Tuesday, 31 March 2009

Great Leap Forward – Simple Minds (1995)

Janet Lawrence, our in-house Product Developer, found this article in The Calgary Herald from earlier in the month which provides a sound rationale for why “Hedging May be Best Strategy for Oil Producers”. A story like this sure stopped me in my tracks. It has to do with the barrel price rising back to US$75 due to a confluence of factors including OPEC's ongoing interests and behavior as well as the depth and length of the current global recession.

Once you've had a chance to read, let me know if you and others are poised to sell forward when the time is right and if your staffs have the right tools and instinct to do so?

Monday, 30 March 2009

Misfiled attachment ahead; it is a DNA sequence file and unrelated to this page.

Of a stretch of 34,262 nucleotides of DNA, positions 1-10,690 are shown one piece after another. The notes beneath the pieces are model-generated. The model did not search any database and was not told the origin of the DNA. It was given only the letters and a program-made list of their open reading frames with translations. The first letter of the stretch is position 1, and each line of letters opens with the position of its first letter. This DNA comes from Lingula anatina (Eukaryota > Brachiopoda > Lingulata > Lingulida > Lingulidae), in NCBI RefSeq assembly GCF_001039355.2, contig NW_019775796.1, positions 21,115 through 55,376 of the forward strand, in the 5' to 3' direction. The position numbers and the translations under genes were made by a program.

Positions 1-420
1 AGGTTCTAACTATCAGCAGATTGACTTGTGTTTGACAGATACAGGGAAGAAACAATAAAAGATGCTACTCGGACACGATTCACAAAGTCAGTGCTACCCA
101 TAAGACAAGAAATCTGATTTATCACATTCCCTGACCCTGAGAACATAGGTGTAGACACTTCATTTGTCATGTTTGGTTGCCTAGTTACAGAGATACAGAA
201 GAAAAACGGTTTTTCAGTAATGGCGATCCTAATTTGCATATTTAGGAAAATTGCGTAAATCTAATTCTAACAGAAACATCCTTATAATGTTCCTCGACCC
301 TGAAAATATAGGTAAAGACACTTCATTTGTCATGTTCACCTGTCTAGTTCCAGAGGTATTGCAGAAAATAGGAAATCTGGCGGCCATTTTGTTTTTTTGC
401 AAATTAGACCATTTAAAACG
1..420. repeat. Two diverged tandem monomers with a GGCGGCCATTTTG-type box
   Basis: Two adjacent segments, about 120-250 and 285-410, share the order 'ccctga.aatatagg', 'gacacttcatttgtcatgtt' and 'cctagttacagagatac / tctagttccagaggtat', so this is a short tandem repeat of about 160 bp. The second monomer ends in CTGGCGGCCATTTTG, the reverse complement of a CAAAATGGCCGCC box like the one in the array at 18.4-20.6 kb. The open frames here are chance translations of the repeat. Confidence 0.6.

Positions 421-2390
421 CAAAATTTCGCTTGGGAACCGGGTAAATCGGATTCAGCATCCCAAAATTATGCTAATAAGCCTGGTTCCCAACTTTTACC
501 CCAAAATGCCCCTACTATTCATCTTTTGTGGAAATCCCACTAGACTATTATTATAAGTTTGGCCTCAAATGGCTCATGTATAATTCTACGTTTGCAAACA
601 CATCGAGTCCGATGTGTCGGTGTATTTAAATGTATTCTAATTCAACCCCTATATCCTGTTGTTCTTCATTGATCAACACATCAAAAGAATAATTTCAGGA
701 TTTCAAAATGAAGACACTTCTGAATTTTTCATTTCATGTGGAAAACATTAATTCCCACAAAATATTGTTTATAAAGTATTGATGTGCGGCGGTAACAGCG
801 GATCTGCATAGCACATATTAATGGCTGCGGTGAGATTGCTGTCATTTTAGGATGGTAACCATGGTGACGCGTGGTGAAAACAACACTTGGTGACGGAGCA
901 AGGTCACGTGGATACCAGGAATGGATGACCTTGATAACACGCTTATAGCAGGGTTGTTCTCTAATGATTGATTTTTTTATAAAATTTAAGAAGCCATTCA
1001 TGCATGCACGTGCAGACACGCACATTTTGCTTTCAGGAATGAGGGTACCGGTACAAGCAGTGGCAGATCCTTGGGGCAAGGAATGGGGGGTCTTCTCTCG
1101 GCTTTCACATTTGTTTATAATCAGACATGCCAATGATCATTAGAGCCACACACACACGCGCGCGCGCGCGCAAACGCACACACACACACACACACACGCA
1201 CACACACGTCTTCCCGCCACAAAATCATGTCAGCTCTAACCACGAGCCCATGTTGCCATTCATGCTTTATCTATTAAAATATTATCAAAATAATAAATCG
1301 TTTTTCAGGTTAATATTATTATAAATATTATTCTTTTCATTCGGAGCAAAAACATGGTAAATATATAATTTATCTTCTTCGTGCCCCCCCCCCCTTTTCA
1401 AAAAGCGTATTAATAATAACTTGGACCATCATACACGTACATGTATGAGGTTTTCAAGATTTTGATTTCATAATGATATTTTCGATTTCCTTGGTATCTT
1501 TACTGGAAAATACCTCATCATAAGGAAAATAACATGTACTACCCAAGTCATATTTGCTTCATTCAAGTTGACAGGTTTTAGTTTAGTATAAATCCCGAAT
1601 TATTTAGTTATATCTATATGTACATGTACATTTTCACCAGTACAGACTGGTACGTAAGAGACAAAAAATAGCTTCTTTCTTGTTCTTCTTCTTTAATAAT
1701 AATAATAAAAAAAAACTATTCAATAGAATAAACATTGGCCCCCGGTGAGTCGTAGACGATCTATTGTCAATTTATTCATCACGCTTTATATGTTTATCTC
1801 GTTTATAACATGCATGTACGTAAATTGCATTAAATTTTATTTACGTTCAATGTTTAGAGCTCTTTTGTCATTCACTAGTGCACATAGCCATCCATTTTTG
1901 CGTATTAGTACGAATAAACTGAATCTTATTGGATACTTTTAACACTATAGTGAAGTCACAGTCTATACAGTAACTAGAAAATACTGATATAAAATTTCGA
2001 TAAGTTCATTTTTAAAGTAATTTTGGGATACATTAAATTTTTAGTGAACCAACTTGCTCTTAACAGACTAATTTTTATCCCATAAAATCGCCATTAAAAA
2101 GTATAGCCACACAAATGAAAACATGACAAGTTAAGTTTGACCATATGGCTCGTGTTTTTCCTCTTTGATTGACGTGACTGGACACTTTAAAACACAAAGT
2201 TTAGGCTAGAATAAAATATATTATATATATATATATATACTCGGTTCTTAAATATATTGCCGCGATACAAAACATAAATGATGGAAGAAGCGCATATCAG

Meet El Presidente – Duran Duran (1986)

Over the weekend, the Obama Administration announced a series of meetings with the European Union and other global players to tackle energy and climate issues including global warming, energy efficiency and security, some of the topics that we’ll be tackling in our forthcoming course on The Changing Geopolitics of Oil and Gas: Identifying and Managing Political Risk.

For details on the meetings from The New York Times, read on.

Saturday, 28 March 2009

Lights Out - Lisa Marie Presley (2003)

Today many are observing Earth Hour to bring world awareness to global warming and the need for solutons that will ensure energy needs are met in a responsible manner. I have already seen lights dim in Sydney, Shanghai, Jakarta and elsewhere on television and via the Internet. In a few hours it will be Europe's Africa's and the Americas' turns to do so.

Today is also when The Oxford Princeton Programme launches its latest web-based course on Overview of the Ethanol Market. So after you do turn out your lights, log on to learn about this energy resource and the role it will play in brightening the future.

Thursday, 26 March 2009